Police and firefighters showed up, but Aubrey died in a hospital later that night.
In 2010, the teenager spotted two sisters, ages seven and four, who had fallen through the ice and into Morse Lake, a reservoir. The then-seventh-grader calmly called 911 and also alerted her grandparents, who pulled the girls from the frigid water.
The Red Cross credited Aubrey, as well as her grandparents, with saving the little girls’ lives.
Her friends gathered at that same reservoir for an impromptu memorial to Aubrey last night.
"This should not have happened to her. She did not deserve to die,” said her boyfriend, Indiana University freshman Joe Hodson, at the vigil. “She is the kind of person meant to change the world, not die at the age of 16 due to some negligence with a handgun."
Her death was the second fatality in two days from an accidental shooting in the Indianapolis area. On Saturday, a three-year-old toddler died after accidentally shooting himself in the head with a handgun that was left on a kitchen counter.
SOURCES: Hamilton County Superior Court, WISH-TV, Indianapolis Star, Associated Press
Any story that begins with people “playing” with guns is doomed from the start. This one is no exception.
Florida resident Justin Holt was tragically shot and killed on Monday while he and his girlfriend were playing with their friend’s handgun. According to Florida news station WPBF, Holt and his friends were dry-firing the gun at each other for fun earlier in the day. After the friends were done playing with the gun, the gun’s owner loaded the weapon and set it on a table.
Holt’s girlfriend Erin Steele never saw the gun’s owner reload the weapon. About two hours later, she picked the gun up, pointed it at Holt, and fired. Instead of the hearing the quiet click of a dry-fire, she saw her boyfriend fall to the ground in pain. She’d shot him in the chest.
Friends called 911 immediately for help.
“Please help me, ma'am!” a man is heard saying on the 911 call. “There was an accident; there was a very bad accident. Someone picked up my firearm by mistake, ma'am, and someone got shot. Please, please come.”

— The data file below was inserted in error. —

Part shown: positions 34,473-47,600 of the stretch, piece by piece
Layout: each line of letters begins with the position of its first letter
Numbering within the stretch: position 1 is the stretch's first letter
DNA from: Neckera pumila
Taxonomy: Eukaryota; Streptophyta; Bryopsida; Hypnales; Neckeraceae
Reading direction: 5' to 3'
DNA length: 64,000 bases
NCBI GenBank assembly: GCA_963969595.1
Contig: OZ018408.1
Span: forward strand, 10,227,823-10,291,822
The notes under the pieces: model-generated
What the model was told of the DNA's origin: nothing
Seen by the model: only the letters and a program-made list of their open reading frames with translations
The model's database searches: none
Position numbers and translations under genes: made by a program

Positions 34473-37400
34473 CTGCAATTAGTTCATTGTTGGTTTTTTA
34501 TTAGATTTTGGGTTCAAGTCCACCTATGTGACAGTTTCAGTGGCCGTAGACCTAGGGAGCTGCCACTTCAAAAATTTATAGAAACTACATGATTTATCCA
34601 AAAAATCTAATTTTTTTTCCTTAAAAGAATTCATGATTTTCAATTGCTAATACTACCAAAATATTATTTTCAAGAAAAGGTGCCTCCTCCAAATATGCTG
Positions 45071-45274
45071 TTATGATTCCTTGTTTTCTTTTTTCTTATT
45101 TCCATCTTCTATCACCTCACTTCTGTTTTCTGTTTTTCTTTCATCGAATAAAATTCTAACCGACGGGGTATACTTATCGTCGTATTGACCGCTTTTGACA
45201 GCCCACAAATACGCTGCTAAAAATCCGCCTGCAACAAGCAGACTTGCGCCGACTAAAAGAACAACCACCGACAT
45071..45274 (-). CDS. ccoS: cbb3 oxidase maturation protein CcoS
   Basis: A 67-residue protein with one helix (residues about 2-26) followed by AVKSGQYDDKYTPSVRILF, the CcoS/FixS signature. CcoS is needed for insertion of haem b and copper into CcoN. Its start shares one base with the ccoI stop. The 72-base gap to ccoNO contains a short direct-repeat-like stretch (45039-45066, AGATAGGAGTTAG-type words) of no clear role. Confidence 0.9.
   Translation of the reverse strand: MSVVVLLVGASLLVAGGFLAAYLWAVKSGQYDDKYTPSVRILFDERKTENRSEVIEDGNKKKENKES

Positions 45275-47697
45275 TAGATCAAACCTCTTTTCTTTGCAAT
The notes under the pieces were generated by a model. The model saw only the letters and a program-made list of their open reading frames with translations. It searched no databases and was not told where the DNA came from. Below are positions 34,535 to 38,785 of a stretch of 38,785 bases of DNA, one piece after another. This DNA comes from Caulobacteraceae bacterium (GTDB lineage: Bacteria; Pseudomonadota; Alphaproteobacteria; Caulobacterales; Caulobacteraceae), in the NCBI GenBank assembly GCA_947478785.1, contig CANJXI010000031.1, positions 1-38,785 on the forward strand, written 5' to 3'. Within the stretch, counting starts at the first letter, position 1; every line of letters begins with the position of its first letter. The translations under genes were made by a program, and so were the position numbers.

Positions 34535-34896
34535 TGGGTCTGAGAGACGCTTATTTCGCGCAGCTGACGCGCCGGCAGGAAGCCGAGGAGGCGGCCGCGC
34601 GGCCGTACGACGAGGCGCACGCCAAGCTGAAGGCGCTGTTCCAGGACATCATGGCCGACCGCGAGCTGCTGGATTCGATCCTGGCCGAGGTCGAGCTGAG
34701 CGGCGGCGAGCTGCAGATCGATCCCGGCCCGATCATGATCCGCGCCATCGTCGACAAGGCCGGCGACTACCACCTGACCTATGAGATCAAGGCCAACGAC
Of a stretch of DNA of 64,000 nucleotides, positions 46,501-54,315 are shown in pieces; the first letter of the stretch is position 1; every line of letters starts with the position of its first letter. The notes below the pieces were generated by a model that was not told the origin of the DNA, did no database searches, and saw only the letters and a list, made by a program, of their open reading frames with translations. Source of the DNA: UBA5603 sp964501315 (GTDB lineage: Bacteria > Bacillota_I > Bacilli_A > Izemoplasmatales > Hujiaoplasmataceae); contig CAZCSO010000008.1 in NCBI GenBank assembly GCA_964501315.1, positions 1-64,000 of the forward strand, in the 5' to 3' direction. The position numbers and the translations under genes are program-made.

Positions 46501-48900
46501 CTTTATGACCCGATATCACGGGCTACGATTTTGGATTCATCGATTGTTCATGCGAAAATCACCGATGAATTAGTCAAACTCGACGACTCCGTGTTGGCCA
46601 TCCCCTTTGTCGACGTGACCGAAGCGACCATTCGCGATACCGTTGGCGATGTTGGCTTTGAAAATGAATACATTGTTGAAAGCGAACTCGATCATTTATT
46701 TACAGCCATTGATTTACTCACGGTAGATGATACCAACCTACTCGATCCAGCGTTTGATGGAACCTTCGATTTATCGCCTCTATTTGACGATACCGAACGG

EMS forces arrived at the scene within minutes and took Holt to nearby Delray Medical Center. Their rescue efforts were in vain, though, as Holt died soon after arriving at the hospital.
Boca Raton police interviewed all witnesses of the shooting. Everyone present gave the same account of events and confirmed that the shooting was absolutely an accident. Holt’s family spoke to the media and said they want no charges pressed against Steele.
“We have a lot of compassion for her because she's got to live with that, no matter what she does, for the rest of her life,” Holt's grandfather, 82-year-old Michael DiFiore, told the Sun Sentinel.
Holt’s mother says the two were very much in love, and that a tragedy like this is punishment enough for Steele.
“They met and then that was it, they were together,” mother Maria Holt said. “From day one — day one — he was in love with her.”
As heartbreaking as Holt’s death is, he is far from the first person to be killed in an accidental shooting even this year. According to Policy Mic, accidental shootings killed 851 Americans in 2012.